“Aslan, Aslan. Dear Aslan,” sobbed Lucy. “At last.”
The great beast rolled over on his side so that Lucy fell, half sitting and half lying between his front paws. He bent forward and just touched her nose with his tongue. His warm breath came all round her. She gazed up into the large wise face.
“Welcome, child,” he said.
“Aslan,” said Lucy, “you’re bigger.”
“That is because you are older, little one,” answered he.
“Not because you are?”
“I am not. But every year you grow, you will find me bigger.”
– from “Prince Caspian,” by C.S. Lewis
I pray that this will be true for me too. So often, as we grow older, we allow that which is great and majestic to decrease, rather than increase, in our eyes. As we get older and learn more, we think we get wiser also, and we think that increased wisdom leads us to understand more, and so that which was once a great mystery becomes less wondrous. But true wisdom recognizes how little it really knows, and thus marvels more greatly at the mystery as it increases. Indeed, it finds that there is far more that it does not know than it previously thought.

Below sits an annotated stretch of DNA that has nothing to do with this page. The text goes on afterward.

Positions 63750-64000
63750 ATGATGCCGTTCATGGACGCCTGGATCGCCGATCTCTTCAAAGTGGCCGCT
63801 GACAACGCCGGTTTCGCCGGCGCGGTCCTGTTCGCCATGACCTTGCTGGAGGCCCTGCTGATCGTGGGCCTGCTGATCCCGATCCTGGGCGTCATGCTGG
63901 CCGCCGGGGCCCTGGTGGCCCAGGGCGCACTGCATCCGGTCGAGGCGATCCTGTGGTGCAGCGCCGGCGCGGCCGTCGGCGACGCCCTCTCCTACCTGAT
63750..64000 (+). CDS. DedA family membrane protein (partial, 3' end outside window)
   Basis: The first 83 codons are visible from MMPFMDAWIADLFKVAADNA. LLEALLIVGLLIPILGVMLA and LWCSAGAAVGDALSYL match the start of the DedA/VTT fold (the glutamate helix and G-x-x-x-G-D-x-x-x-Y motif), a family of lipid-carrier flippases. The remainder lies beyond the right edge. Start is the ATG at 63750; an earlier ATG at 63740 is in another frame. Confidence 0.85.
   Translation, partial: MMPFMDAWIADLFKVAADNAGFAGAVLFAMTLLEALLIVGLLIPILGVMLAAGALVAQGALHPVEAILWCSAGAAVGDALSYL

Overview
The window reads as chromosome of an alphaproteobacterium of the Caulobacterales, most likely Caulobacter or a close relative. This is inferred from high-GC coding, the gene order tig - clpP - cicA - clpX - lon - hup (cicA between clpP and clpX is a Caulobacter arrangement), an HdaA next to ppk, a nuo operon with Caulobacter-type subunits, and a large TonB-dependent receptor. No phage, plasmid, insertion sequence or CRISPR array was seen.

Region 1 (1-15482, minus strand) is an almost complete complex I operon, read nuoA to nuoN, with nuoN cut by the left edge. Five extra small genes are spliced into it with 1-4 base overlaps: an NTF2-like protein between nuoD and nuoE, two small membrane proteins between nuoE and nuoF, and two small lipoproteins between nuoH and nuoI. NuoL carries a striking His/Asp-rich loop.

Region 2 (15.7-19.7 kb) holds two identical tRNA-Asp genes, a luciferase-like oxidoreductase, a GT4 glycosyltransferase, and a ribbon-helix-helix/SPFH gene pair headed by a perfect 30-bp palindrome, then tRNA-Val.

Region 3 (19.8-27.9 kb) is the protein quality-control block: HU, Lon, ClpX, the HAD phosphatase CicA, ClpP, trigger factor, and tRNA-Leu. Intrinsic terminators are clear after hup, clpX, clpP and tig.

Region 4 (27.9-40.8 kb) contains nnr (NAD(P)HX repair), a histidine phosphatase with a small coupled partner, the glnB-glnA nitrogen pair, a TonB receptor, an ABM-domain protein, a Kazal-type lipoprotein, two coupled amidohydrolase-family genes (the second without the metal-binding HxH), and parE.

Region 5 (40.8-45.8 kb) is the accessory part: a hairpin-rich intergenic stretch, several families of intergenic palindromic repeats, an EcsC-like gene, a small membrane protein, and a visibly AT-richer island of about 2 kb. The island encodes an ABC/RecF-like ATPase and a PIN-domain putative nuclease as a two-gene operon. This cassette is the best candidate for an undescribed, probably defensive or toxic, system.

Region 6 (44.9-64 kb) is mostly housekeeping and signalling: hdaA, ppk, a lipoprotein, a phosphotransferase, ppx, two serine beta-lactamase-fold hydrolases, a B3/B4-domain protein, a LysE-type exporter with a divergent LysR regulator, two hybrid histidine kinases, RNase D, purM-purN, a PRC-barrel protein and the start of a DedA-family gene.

When I left him, I reasoned thus with myself: I am wiser than this man, for neither of us appears to know anything great and good; but he fancies he knows something, although he knows nothing; whereas I, as I do not know anything, so I do not fancy I do. In this trifling particular, then, I appear to be wiser than he, because I do not fancy I know what I do not know.
– Socrates, in The Apology of Socrates, as written by Plato